I was pretty sure, back when I first wrote about cards with funny shapes, that I had only barely begun to scratch the surface of them. I mean, I hadn’t even managed to own one such deck yet, but I certainly looked forward to trying to shuffle a deck of cards with so many bizarre protrusions and shapes that are difficult to grip. The small challenges, you know. I never quite expected them to be as challenging as this deck turned out to be. I spent quite a while delving through Amazon’s playing cards category, finding many things unrelated (many results that weren’t playing cards at all), and ultimately found this humble little collectors’ deck from the United Kingdom in the shape of a Volkswagen Campervan.
There are few things so distinctive as the front end of a 1960s VW bus. The owl-like face with that classic VW insignia plopped right on its forehead, so indicative of the sort of culture that’d all pile in at a moment’s notice and hightail it down to the beach, or to Woodstock, or just to cruise down Route 66. The VW bus is emblematic of the culture that was unwilling to put down roots, that wanted to go where the open road would take them. And it had room for all that and more…even a table on which to play a game of cards, as ill-advised as that might be while the vehicle is in motion.
This deck is an authentic piece of Volkswagen merchandise. I have no idea where specifically it would have been sold, outside of perhaps at the dealership as a little bonus, but it does have a seal of authenticity on the back in the form of a holographic VW logo. Sadly, that is the only part of the deck that seems to have received much care and precision.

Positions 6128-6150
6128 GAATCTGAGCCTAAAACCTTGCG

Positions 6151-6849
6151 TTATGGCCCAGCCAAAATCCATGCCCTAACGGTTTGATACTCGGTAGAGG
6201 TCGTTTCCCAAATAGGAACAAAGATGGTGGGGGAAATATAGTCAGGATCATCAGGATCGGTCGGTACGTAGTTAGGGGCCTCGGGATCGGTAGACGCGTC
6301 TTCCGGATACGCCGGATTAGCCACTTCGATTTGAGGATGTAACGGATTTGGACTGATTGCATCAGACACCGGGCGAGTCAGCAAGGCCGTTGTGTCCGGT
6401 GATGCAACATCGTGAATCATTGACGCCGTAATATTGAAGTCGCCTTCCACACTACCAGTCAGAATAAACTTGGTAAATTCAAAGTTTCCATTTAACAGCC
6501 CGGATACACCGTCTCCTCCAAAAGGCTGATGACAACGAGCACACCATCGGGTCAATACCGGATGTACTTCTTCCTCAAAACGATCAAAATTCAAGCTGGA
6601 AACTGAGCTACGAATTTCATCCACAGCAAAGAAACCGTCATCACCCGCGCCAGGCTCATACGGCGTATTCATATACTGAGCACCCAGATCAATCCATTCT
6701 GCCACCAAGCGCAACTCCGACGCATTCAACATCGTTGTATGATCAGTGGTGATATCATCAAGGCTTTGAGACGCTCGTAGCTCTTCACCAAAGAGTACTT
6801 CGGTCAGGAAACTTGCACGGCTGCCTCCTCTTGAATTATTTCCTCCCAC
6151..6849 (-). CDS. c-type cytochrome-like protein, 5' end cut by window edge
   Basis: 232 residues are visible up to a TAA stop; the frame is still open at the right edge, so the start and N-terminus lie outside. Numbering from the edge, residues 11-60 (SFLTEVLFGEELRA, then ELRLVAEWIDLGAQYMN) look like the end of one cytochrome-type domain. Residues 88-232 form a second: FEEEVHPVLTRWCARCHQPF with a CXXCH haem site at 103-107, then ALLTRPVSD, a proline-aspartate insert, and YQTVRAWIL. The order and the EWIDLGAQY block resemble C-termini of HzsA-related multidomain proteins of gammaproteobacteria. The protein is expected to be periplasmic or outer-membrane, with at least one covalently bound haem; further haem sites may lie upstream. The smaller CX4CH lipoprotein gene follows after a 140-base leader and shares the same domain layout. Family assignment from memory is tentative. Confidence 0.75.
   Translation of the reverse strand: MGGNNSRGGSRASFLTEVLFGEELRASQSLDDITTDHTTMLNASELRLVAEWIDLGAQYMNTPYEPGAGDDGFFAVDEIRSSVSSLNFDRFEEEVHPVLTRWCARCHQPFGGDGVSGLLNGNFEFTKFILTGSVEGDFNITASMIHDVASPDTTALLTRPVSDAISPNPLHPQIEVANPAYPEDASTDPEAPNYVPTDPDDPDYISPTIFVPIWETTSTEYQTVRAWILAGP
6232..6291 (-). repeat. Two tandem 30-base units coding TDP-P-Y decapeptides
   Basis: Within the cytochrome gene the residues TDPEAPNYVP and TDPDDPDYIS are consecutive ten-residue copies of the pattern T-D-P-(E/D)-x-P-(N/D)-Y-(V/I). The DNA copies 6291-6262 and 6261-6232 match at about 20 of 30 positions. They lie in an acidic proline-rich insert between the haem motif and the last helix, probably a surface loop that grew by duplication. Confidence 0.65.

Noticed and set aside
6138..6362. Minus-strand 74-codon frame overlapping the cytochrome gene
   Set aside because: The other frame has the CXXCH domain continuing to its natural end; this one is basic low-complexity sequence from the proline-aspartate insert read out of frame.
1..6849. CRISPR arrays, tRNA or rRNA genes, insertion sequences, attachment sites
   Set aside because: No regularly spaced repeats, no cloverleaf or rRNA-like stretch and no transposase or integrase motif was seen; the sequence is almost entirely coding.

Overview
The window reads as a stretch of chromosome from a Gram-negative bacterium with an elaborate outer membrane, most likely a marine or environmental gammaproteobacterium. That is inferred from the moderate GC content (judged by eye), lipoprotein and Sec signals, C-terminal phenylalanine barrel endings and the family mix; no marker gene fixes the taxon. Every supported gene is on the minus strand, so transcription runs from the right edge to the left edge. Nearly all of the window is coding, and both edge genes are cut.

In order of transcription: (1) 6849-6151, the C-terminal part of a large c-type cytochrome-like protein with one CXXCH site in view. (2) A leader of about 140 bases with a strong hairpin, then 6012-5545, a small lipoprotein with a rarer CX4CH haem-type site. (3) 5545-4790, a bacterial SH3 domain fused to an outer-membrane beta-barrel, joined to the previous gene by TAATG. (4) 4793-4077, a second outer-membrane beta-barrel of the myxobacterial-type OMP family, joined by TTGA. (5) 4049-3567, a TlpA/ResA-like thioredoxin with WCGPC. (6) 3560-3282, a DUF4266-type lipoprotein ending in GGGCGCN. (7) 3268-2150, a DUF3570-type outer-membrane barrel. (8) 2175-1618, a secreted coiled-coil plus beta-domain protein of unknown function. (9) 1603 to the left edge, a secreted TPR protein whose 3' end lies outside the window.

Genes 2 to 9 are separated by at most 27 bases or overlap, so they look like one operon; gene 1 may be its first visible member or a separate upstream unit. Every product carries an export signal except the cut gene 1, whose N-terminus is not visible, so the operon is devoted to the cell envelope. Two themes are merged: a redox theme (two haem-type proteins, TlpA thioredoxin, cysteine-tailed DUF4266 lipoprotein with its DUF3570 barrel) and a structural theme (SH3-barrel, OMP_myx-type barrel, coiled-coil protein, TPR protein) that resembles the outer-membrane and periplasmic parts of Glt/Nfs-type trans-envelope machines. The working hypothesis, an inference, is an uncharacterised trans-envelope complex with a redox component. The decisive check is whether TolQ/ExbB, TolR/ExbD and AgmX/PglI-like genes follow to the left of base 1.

As nice as the design and shape of the cards are, with the simple-but-effective shape of the VW van itself making up the cards’ backside, the fronts of the cards are actually quite boring. The ranks are printed in the typical VW typeface, and the basic rank-and-file have the usual arrangement of pips on them, but the face cards simply print a single large rank letter in the center of the card. The King of Spades is quite a lot less special when it’s just a big black letter K. The Jokers are the only cards that dare distinguish themselves, with a simple shape of a jester’s headdress adorning their center. Why not follow that theme and make the faces an assortment of crowns? Or even an assortment of silhouettes of famous VW vehicles, like the classic Beetle, Rabbit, or the Campervan itself?
Another chief complaint I have is that the cards themselves have perhaps the poorest construction I’ve ever seen. Considering these cards are up against the likes of ones printed on cardboard, that’s difficult to outdo, but the VW cards somehow manage to be more uncomfortable to play with by virtue of uneven cutting and some horrible protrusions from the edges. Even in a perfect stack, the edges show a lack of precision, and some cards’ edges even bear some perforation. If any deck of cards felt as if it’d give me a paper cut at a moment’s notice, this would be it.
I should note this deck was effectively brand new, shrinkwrapped. I mean, I only paid $8 USD for it, which is – even considering the shipping from the UK – somewhat cheaper than the nicer Bicycle decks I’ve reviewed in the past. But even Bicycle’s cheapest decks, the $4 kind you’d find at your local grocery store on an eye-catch in the middle of the frozen foods aisle, have nicer construction than the camper van cards. The only thing I can figure is that this deck was manufactured not as a deck, but as a souvenir. It’s the sort of thing you’d never open, just show to people to prove that you’d been to…wherever these were sold. And even then, the only truly interesting part of the deck – and the reason I bought mine – is the unusual shape. And honestly, perhaps I shouldn’t have bought it.